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2010 county and city-level water-use data and associated explanatory variables

July 17, 2018

This data release contains the input-data files and R scripts associated with the analysis presented in [citation of manuscript]. The spatial extent of the data is the contiguous U.S. The input-data files include one comma separated value (csv) file of county-level data, and one csv file of city-level data. The county-level csv (county_data.csv) contains data for 3,109 counties. This data includes two measures of water use, descriptive information about each county, three grouping variables (climate region, urban class, and economic dependency), and contains 18 explanatory variables: proportion of population growth from 2000-2010, fraction of withdrawals from surface water, average daily water yield, mean annual maximum temperature from 1970-2010, 2005-2010 maximum temperature departure from the 40-year maximum, mean annual precipitation from 1970-2010, 2005-2010 mean precipitation departure from the 40-year mean, Gini income disparity index, percent of county population with at least some college education, Cook Partisan Voting Index, housing density, median household income, average number of people per household, median age of structures, percent of renters, percent of single family homes, percent apartments, and a numeric version of urban class. The city-level csv (city_data.csv) contains data for 83 cities. This data includes descriptive information for each city, water-use measures, one grouping variable (climate region), and 6 explanatory variables: type of water bill (increasing block rate, decreasing block rate, or uniform), average price of water bill, number of requirement-oriented water conservation policies, number of rebate-oriented water conservation policies, aridity index, and regional price parity. The R scripts construct fixed-effects and Bayesian Hierarchical regression models. The primary difference between these models relates to how they handle possible clustering in the observations that define unique water-use settings. Fixed-effects models address possible clustering in one of two ways. In a "fully pooled" fixed-effects model, any clustering by group is ignored, and a single, fixed estimate of the coefficient for each covariate is developed using all of the observations. Conversely, in an unpooled fixed-effects model, separate coefficient estimates are developed only using the observations in each group. A hierarchical model provides a compromise between these two extremes. Hierarchical models extend single-level regression to data with a nested structure, whereby the model parameters vary at different levels in the model, including a lower level that describes the actual data and an upper level that influences the values taken by parameters in the lower level. The county-level models were compared using the Watanabe-Akaike information criterion (WAIC) which is derived from the log pointwise predictive density of the models and can be shown to approximate out-of-sample predictive performance. All script files are intended to be used with R statistical software (R Core Team (2017). R: A language and environment for statistical computing. R Foundation for Statistical Computing, Vienna, Austria. URL https://www.R-project.org) and Stan probabilistic modeling software (Stan Development Team. 2017. RStan: the R interface to Stan. R package version 2.16.2. http://mc-stan.org).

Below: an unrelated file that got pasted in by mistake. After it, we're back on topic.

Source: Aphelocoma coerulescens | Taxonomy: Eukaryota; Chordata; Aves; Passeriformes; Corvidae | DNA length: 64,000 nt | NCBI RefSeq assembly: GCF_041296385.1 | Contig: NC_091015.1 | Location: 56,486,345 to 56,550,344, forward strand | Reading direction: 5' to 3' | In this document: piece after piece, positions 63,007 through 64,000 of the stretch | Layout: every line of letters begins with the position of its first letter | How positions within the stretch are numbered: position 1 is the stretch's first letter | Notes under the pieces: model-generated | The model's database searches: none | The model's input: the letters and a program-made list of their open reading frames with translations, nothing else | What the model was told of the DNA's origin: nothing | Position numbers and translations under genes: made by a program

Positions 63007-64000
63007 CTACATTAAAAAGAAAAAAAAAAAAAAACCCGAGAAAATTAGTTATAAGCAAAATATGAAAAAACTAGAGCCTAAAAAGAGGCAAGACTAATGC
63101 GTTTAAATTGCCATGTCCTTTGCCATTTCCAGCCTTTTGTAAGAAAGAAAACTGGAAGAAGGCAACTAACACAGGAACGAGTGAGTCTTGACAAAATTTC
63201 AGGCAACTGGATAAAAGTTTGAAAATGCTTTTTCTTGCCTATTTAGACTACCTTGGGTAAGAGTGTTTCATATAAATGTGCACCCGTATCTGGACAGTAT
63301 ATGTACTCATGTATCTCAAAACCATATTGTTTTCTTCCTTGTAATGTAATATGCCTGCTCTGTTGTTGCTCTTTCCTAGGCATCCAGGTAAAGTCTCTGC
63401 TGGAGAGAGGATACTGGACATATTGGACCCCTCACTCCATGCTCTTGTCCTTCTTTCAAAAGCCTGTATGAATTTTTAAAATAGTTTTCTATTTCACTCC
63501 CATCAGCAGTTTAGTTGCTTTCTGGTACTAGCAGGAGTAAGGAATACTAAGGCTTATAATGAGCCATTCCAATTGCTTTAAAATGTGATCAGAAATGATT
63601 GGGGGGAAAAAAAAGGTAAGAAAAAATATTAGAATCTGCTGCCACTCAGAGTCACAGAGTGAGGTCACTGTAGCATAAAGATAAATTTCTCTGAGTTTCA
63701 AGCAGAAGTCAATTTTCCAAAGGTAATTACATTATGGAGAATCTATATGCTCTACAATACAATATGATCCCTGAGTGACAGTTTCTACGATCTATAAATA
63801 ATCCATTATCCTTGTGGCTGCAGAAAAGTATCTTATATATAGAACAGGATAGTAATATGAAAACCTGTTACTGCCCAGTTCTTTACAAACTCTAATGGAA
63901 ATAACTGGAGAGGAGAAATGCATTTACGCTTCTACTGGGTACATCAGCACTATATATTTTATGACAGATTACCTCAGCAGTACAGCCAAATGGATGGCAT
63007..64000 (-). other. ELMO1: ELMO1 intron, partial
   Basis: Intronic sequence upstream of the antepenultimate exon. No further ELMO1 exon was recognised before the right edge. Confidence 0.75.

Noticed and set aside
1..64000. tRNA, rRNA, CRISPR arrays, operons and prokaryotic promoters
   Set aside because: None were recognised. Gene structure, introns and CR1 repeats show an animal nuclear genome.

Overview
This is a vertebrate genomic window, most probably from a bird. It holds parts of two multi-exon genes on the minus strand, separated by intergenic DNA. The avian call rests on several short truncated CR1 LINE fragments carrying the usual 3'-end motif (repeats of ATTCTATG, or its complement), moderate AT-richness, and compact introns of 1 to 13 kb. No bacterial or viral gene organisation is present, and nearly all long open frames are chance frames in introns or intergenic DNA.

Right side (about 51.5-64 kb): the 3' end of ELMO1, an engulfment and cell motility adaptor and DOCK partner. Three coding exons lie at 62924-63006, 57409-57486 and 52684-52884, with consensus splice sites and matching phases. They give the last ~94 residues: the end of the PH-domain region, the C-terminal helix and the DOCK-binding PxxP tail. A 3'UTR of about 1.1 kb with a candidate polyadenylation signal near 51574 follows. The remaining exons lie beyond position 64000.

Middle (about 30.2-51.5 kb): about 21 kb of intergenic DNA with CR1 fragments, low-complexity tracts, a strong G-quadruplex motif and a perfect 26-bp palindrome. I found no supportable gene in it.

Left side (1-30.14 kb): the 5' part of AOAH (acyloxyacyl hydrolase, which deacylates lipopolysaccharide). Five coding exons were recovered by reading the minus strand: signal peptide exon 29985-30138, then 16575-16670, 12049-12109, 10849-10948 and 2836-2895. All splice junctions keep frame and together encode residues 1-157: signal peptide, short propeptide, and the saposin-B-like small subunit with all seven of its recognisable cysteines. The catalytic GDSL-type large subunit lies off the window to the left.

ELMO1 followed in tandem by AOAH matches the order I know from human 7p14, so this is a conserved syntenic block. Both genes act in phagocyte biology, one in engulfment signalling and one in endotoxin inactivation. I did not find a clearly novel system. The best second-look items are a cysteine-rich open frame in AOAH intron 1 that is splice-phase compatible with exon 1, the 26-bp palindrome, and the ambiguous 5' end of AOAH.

The R scripts construct fixed-effects and Bayesian Hierarchical regression models. The primary difference between these models relates to how they handle possible clustering in the observations that define unique water-use settings. Fixed-effects models address possible clustering in one of two ways. In a "fully pooled" fixed-effects model, any clustering by group is ignored, and a single, fixed estimate of the coefficient for each covariate is developed using all of the observations. Conversely, in an unpooled fixed-effects model, separate coefficient estimates are developed only using the observations in each group. A hierarchical model provides a compromise between these two extremes. Hierarchical models extend single-level regression to data with a nested structure, whereby the model parameters vary at different levels in the model, including a lower level that describes the actual data and an upper level that influences the values taken by parameters in the lower level, The county-level models were compared using the widely applicable information criterion (WAIC) which is derived from the log pointwise predictive density of the models and can be shown to approximate out-of-sample predictive performance. All script files are intended to be used with R statistical software (R Core Team (2017). R: A language and environment for statistical computing. R Foundation for Statistical Computing, Vienna, Austria. URL https://www.R-project.org) and Stan probabilistic modeling software (Stan Development Team. 2017. RStan: the R interface to Stan. R package version 2.16.2. http://mc-stan.org).

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